The accents of southern and central Louisiana, while considered Southern, are diverse. Many dialects are unique to the region.
Southern Louisiana, southeast Texas (Houston to Beaumont), and coastal Mississippi, feature a number of dialects. There is Cajun French, which combines elements of Acadian French with other French and Spanish words. This dialect is spoken by many of the older members of the Cajun ethnic group and is said to be dying out. Many younger Cajuns speak Cajun English, which retains Acadian French influences and words, such as "cher" (dear) or "nonc" (uncle). The French language can also still be heard in some parts of southern Louisiana.
Louisiana Creole French (Kreyol Lwiziyen) is a French-based creole language spoken in Louisiana. It has many resemblances to other French creoles in the Caribbean. While Cajun French and Louisiana Creole have had a significant influence on each other, they are unrelated. While Cajun is basically a French dialect with a grammar similar to that of standard French, Louisiana Creole applies a French lexicon to a system of grammar and syntax that differs considerably from French grammar.
This dialect is spoken in and around the greater New Orleans area. It is referred to as Yat, from phrases such as "Where y'at?" (for "Where are you?") Additionally, many unique terms such as "neutral ground" for the median of a divided street (Louisiana/Southern Mississippi) or "banquette" for a sidewalk (Southern Louisiana/Eastern Texas) are found here.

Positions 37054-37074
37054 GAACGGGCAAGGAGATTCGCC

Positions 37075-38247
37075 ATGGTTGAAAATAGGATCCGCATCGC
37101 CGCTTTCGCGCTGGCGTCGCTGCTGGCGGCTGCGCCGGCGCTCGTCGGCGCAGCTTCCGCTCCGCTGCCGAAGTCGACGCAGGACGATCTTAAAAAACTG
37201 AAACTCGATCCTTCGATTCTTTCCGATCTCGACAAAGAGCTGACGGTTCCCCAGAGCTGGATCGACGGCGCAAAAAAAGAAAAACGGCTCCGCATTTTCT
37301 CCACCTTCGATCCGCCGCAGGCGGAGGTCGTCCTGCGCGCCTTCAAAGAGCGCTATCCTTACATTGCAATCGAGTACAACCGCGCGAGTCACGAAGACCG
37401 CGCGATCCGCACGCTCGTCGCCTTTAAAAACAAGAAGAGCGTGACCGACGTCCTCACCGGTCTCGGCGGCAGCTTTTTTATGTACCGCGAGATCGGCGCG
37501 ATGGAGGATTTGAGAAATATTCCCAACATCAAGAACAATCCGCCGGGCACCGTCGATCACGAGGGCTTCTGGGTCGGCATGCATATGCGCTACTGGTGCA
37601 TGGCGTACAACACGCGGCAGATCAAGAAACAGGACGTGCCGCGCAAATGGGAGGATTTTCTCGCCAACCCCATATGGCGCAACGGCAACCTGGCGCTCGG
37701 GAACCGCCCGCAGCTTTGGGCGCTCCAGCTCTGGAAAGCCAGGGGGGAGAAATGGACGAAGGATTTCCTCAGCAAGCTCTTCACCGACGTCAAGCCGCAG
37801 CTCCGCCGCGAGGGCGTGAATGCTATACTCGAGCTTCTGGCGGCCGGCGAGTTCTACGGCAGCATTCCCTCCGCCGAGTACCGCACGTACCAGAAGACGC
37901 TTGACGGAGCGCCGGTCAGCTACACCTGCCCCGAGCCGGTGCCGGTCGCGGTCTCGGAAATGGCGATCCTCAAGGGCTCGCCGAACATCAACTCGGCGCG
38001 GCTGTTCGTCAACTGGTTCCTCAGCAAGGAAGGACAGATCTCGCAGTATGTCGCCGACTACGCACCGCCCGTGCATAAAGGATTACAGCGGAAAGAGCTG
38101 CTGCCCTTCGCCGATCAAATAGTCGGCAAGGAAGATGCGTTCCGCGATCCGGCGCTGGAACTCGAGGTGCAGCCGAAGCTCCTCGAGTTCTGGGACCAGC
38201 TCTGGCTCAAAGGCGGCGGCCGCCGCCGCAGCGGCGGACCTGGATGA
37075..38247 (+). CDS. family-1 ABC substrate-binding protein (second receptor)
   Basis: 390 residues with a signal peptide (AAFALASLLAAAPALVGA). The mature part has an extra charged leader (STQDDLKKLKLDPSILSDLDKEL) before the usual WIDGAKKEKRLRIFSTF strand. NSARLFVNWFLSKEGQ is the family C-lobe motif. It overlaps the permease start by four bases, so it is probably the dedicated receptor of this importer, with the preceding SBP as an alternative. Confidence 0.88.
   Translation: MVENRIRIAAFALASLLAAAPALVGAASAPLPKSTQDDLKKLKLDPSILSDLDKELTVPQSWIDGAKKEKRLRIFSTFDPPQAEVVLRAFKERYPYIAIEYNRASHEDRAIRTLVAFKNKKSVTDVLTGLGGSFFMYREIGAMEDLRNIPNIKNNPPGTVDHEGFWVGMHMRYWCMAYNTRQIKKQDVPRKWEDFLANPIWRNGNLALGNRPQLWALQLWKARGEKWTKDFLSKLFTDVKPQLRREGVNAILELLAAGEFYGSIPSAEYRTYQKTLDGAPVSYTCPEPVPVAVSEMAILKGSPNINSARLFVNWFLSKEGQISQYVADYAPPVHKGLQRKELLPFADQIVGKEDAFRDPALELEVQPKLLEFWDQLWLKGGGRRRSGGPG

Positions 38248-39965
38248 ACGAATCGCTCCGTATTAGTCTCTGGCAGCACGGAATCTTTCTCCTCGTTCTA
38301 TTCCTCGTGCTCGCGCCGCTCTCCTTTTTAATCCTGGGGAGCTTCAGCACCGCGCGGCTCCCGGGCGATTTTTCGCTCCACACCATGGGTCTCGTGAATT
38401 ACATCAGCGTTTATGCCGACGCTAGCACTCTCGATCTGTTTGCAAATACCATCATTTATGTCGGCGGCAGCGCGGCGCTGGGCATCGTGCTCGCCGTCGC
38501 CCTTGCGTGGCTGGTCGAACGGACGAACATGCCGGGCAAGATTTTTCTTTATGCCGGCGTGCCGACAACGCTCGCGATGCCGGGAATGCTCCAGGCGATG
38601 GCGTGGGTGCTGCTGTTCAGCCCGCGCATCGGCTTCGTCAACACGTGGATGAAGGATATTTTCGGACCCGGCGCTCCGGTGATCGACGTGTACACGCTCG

The following dialects were influenced by African languages.
Sometimes called Geechee, this creole language originated with African American slaves on the coastal areas and coastal islands of Georgia and South Carolina. The dialect was used to communicate with both Europeans and members of African tribes other than their own. Gullah was strongly influenced by West African languages such as Vai, Mende, Twi, Ewe, Hausa, Yoruba, Igbo, and Kikongo. The name and chorus of the Christian hymn "Kumbaya" is said to be Gullah for come by here. Other English words attributed to Gullah are juke (jukebox), goober (Southern term for peanut) and voodoo. In a 1930s study by Lorenzo Dow Turner, over 4,000 words from many different African languages were discovered in Gullah. Other words, such as yez for ears, are just phonetic spellings of English words as pronounced by the Gullahs, on the basis of influence from Southern and Western English dialects.
This type of Southern American English originated in the Southern States where Africans were at that time held as slaves. These slaves originally spoke indigenous African languages but eventually picked up English to communicate with their masters and one another. Since the slave masters spoke Southern American English, that is the dialect of English the slaves learned. Over time, the form of SAE spoken by these slaves developed into what is now African American Vernacular English, which retains many SAE features. While the African slaves and their descendants lost most of their language and culture, some vocabulary and grammatical features from indigenous West African languages remain in AAVE. While AAVE may also be spoken by members of other ethnic groups, it is largely spoken by and associated with blacks in many parts of the U.S. AAVE is considered by a number of English speakers to be a substandard dialect. As a result, AAVE speakers who seek social mobility typically learn to code-switch between AAVE and a more standardized English dialect. Liberian English is said to be at least partially based on AAVE, since that dialect of English was modeled after American English and not British English.